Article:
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Waymo, Jaguar Land Rover form autonomous driving partnership


Google-owned Waymo announced that it's partnering with Jaguar Land Rover to incorporate the automaker's new self-driving Jaguar I-PACE vehicle into its autonomous driving fleet. Waymo will start testing the I-PACE in its fleet later this year, and plans to add up to 20,000 I-PACEs to its self-driving car fleet from 2020. "With this partnership, we can offer our self-driving service to many communities across the country with vehicles that are safe, quiet and eco-friendly," Waymo wrote in a blog post. "The ultimate goal: with Waymo as the driver, products tailored for every purpose and every trip. Reaching that goal starts with partnerships with innovative automakers and OEMs, like Jaguar Land Rover."

Hailing a driverless ride in a Waymo – TechCrunch


This car is all yours, with no one up front," the pop-up notification from the Waymo app reads. "This ride will be different. With no one else in the car, Waymo will do all the driving. Moments later, an empty Chrysler Pacifica minivan appears and navigates its way to my location near a park in Chandler, the Phoenix suburb where Waymo has been testing its autonomous vehicles since 2016. More than a dozen journalists experienced driverless rides in 2017 on a closed course at Waymo's testing facility in Castle; and Steve Mahan, who is legally blind, took a driverless ride in the company's Firefly prototype on Austin's city streets way back in 2015.

Waymo cars refuse to drive in unsafe conditions


Heavy rain and blizzards aren't the only forms of severe weather Waymo's self-driving vehicles encounter on the regular. In a blog post published this morning, the Alphabet subsidiary laid out the ways its cars in over 25 cities tackle fog, dust, smoke, and other dangerous conditions that trip up even human drivers. "Challenging [environmental] conditions, which affect human driver and vehicle performance, are one of the leading contributors to crashes on our roads … Poor perception creates significant risk for other road users including pedestrians, cyclists, and other vehicle occupants," wrote Waymo chief safety officer Debbie Hersman. "Waymo is working hard to master a variety of weather scenarios as part of our mission to improve road safety." To this end, Waymo says its autonomous vehicles are designed to detect sudden extreme weather changes, such as a snowstorm, that could impact their ability to drive safely.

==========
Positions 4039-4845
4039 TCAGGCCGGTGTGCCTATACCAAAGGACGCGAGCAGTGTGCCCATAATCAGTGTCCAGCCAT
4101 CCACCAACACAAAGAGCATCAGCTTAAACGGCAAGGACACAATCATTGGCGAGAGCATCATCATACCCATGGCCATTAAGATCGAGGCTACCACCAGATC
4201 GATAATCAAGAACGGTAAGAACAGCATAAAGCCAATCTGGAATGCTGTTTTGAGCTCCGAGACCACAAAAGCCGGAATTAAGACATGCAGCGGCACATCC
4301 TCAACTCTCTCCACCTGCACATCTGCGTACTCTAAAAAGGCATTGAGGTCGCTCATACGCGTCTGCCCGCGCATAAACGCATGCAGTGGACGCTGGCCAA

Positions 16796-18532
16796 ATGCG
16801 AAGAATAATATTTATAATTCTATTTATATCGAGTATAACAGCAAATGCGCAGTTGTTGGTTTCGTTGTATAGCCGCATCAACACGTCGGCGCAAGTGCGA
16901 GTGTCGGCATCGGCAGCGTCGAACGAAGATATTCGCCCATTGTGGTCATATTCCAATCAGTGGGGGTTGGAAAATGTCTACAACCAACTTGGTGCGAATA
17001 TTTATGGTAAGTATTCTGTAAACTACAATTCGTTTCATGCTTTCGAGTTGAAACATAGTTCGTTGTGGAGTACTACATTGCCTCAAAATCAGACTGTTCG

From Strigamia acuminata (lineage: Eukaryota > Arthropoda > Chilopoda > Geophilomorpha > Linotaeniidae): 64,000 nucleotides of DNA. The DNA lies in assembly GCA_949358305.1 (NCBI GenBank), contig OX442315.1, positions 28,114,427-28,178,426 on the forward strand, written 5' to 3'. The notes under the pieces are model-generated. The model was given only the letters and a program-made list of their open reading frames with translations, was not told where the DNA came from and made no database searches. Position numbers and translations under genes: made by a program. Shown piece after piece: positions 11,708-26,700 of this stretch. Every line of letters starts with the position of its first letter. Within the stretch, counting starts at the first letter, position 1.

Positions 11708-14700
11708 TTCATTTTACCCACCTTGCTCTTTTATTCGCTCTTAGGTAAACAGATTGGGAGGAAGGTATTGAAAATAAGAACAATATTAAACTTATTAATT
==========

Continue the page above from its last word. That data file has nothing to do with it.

Waymo tells riders that "completely driverless" vehicles are on the way


Waymo, the self-driving division of Alphabet, is about to put more passengers its fully driverless Chrysler Pacifica minivans. The company emailed its customers in the suburbs of Phoenix, Arizona, to let them know that "completely driverless Waymo cars are on the way." It's a sign that Waymo is growing confident enough in its technology to increase the frequency at which it allows passengers to ride in autonomous vehicles without a safety driver behind the wheel. The email, which was published on Reddit and confirmed as authentic by a spokesperson, was sent to members of Waymo's early rider program, a 400-plus cadre of suburban Arizonans who signed nondisclosure agreements with Waymo to test its self-driving cars. Waymo also operates an invite-only commercial ride-hailing service called Waymo One that includes around 1,000 people.

Waymo gets the green light to test fully driverless cars in California


Waymo, the self-driving unit of Google parent Alphabet, has been granted permission to operate fully driverless cars without human drivers behind the steering wheel on public roads in California. The company is the first to receive a driverless permit in the state. Waymo will restrict its driverless test cars to the neighborhoods of Mountain View, Sunnyvale, Los Altos, Los Altos Hills, and Palo Alto. "We know this area well," the company said in a statement, noting it includes its own headquarters (housed within Google's X lab) as well as Alphabet's main campus. Waymo's permit includes day and night testing on city streets, rural roads, and highways with posted speed limits of up to 65 mph.